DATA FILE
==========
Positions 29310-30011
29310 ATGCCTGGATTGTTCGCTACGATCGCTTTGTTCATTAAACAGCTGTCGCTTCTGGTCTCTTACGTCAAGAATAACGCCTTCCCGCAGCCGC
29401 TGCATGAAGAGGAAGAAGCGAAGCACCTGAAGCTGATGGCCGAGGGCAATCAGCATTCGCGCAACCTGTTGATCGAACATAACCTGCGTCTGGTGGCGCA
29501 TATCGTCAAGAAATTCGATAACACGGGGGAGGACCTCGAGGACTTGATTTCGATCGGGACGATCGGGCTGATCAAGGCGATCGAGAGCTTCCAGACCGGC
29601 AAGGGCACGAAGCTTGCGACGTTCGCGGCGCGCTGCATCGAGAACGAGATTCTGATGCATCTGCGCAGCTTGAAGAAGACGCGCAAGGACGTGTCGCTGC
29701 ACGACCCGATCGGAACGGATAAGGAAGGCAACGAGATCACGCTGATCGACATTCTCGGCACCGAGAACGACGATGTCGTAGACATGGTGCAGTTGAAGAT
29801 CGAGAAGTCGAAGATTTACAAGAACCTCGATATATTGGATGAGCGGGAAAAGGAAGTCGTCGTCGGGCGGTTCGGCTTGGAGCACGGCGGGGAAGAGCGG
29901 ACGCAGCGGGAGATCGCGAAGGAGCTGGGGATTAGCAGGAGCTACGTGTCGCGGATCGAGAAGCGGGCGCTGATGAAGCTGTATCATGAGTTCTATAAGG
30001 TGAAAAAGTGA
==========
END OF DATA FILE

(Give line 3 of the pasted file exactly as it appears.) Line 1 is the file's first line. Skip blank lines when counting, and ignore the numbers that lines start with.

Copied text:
29401 TGCATGAAGAGGAAGAAGCGAAGCACCTGAAGCTGATGGCCGAGGGCAATCAGCATTCGCGCAACCTGTTGATCGAACATAACCTGCGTCTGGTGGCGCA